Newsletter: Keeping our community healthy
This newsletter was sent to WA-10 constituents on Saturday, March 21st. If you'd like to recieve regular updates like this, I encourage you to sign up for my newsletter.
I’ve been back in Washington state for a week now after voting on the Families First coronavirus response package.
As you know, our state has been one of the centers of the COVID-19 outbreak and we have experienced unprecedented disruption in its wake. This week, I want to highlight and commend our community’s incredible response to the spread of the COVID-19 virus.
Across the South Sound, I’ve seen Washingtonians recognize that fighting the spread of this virus requires action from each and every one of us. We all need to take everyday preventive actions: Wash your hands. Clean frequently used objects. Cover coughs and sneezes.
Just as important, we all must practice social distancing. If you can stay home, stay home. Our state has already closed facilities like schools, restaurants, and theaters. All gatherings of more than 10 people are strongly discouraged by the Centers for Disease Control and Prevention (CDC). If you can, work from home and avoid public transportation. Even if you do not display symptoms of COVID-19, you may still carry the virus and risk spreading it to high-risk individuals like seniors or people with underlying health issues.
If you do feel sick or are caring for someone who is sick, I encourage you to follow the CDC’s guidance to keep yourself and your neighbors healthy.
I also want to focus on the well-being of our community beyond taking care of our physical health. This is a difficult time for all of us, and our neighbors are facing all manner of stresses. Some of us may be afraid to go to the store. Some of us are losing a paycheck, while others have to work double shifts. Some of us have no one to care for their children while schools are closed.
We all need to take care of ourselves and think of ways we can help our neighbors:
If you’re at the grocery store, take only what you need. Our state’s supply chains are operating normally and essential services like grocery stores and pharmacies will remain open through the public health crisis. Each time we overstock on an item that we don’t need, that could mean an extra trip for an elderly or immuno-compromised neighbor.
Remember that COVID-19 does not recognize race, ethnicity, or nationality. Just because someone is wearing a mask doesn’t mean that they are ill.
Above all, we need to remember to be kind to one another—and ourselves. Call or video chat with your friends and family. Pick up groceries for a neighbor in need. Schedule an appointment to donate vitally needed blood—it’s safe and sanitary. Occasionally take a break from the news and schedule time to relax and read a book, or listen to music. We all have different coping strategies to deal with stress. Our lives and daily routines will change dramatically as we work to limit the spread of COVID-19, and I encourage you to take care of yourself to stay physically, mentally, and emotionally healthy.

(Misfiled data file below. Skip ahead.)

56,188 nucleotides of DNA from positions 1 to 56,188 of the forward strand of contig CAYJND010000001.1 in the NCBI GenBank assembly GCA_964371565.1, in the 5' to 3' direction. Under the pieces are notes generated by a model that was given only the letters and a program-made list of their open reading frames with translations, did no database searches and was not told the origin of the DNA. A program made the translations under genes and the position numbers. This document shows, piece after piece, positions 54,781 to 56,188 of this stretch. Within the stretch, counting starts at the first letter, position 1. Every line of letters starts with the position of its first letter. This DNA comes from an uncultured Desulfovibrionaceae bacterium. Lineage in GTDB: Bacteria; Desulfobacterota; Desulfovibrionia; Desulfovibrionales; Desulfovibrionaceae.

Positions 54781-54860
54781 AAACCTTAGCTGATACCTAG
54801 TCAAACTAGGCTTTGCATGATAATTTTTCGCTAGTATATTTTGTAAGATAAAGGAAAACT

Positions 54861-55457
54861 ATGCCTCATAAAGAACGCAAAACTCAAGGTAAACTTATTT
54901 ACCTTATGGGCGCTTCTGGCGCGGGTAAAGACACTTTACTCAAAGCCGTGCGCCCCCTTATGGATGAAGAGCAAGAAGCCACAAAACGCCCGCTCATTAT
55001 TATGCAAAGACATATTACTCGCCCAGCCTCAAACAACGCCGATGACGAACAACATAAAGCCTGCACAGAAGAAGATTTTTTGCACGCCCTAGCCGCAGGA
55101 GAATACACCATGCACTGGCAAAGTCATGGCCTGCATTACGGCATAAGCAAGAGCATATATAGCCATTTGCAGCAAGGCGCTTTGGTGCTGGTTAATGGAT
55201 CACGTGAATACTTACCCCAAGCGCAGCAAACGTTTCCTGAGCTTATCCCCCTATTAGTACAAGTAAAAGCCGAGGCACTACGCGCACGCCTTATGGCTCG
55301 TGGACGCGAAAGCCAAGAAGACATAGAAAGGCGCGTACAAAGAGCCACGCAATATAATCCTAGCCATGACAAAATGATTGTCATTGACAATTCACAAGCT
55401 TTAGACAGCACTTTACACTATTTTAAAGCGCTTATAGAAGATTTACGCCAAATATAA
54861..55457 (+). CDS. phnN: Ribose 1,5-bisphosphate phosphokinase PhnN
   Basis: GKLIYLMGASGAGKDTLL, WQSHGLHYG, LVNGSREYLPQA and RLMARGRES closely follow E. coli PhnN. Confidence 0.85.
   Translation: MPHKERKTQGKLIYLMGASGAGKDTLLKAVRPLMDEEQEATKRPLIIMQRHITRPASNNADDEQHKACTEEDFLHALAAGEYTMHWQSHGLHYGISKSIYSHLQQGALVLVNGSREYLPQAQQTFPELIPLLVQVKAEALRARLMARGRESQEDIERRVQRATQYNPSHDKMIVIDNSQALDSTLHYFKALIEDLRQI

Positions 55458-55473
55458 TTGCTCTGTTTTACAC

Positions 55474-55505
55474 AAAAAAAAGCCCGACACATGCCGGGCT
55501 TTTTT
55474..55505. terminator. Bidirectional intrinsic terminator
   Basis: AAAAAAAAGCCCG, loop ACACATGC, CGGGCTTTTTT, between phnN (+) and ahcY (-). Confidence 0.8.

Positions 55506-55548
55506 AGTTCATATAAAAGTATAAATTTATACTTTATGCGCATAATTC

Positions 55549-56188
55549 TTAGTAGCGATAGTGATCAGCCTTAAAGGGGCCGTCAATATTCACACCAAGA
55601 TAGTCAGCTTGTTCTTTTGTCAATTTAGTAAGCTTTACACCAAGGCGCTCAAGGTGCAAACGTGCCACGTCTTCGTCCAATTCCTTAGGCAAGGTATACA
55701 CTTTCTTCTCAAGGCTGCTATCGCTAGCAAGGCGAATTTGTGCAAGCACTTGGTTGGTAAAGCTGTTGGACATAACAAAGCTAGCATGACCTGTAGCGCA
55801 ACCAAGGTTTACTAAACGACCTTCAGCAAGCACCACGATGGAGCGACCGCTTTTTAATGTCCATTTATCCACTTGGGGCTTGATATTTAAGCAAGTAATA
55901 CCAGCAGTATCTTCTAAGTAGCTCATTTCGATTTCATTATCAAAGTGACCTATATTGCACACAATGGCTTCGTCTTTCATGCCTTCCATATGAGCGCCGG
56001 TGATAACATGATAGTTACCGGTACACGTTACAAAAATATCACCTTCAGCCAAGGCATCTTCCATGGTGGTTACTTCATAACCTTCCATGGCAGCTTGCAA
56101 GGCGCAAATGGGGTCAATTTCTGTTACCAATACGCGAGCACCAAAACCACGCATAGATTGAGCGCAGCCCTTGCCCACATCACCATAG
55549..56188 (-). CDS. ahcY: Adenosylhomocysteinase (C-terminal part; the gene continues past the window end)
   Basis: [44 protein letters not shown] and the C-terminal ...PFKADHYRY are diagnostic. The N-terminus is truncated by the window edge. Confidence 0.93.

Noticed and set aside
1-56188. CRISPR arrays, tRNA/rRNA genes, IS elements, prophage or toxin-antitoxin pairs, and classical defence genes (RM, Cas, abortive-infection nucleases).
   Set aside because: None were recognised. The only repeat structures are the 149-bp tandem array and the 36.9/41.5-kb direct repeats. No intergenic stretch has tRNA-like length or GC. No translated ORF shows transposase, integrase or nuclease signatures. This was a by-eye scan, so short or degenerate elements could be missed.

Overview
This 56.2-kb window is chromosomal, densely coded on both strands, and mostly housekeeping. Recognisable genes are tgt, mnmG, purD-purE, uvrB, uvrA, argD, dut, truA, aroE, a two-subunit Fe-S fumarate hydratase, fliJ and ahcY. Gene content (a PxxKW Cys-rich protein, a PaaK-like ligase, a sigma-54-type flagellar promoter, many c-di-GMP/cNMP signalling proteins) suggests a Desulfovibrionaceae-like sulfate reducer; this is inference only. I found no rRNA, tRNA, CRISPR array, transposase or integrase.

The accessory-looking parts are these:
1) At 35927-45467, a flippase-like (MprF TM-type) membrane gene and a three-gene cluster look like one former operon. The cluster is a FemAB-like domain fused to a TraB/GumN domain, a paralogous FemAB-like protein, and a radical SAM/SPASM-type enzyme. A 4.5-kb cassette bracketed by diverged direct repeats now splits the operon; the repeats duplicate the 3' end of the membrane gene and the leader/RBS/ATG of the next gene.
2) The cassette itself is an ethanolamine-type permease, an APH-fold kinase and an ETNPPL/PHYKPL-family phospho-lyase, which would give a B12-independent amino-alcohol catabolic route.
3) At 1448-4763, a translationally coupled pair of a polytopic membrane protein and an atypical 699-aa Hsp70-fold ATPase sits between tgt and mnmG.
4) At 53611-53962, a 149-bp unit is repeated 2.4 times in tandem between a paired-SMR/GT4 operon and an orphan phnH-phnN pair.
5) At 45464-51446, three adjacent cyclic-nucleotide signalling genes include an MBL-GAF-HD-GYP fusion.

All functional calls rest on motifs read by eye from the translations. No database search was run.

That starts with me. Since I’ve returned from Washington, D.C., I’ve been practicing social distancing and, like many of you, I’ve spent this week on my fair share of conference calls. Even though I’ve been working remotely, I’ve been submitting legislative proposals to make sure Washingtonians can keep food on the table during this public health crisis, speaking with public health experts to explore the best ways to contain COVID-19 and maintain our healthcare system, and coordinating with government officials at the local, state, and federal levels to ensure they receive the resources they need.
To ensure the safety of my staff and constituents, my offices have also made temporary changes to help mitigate the spread of COVID-19.
Starting this week, my Washington, D.C. office has physically closed and is continuing operations remotely. The House Office Buildings in Washington, D.C. are currently closed to the public, and my staff is teleworking and will continue to monitor email and voicemail daily. To contact my D.C. staff, call 202-225-9740.
Under direction of the House Sergeant-at-Arms, the U.S. Capitol building is also closed to all tours. Other attractions in D.C., including the White House, FBI, and Bureau of Engraving and Printing, have suspended tours indefinitely.
My district offices in Lacey and Lakewood are also physically closed and continuing operations remotely. All staff members are teleworking and monitoring emails and voicemails. If you have casework inquiries or other questions, please contact my district staff at 360-459-8514.
We’re adapting to this unprecedented time, just like you, and I am committed to offering assistance to you however our office can provide it. Your health and safety is my top priority. Take care of yourself and be kind to others—together, we can keep our South Sound community healthy.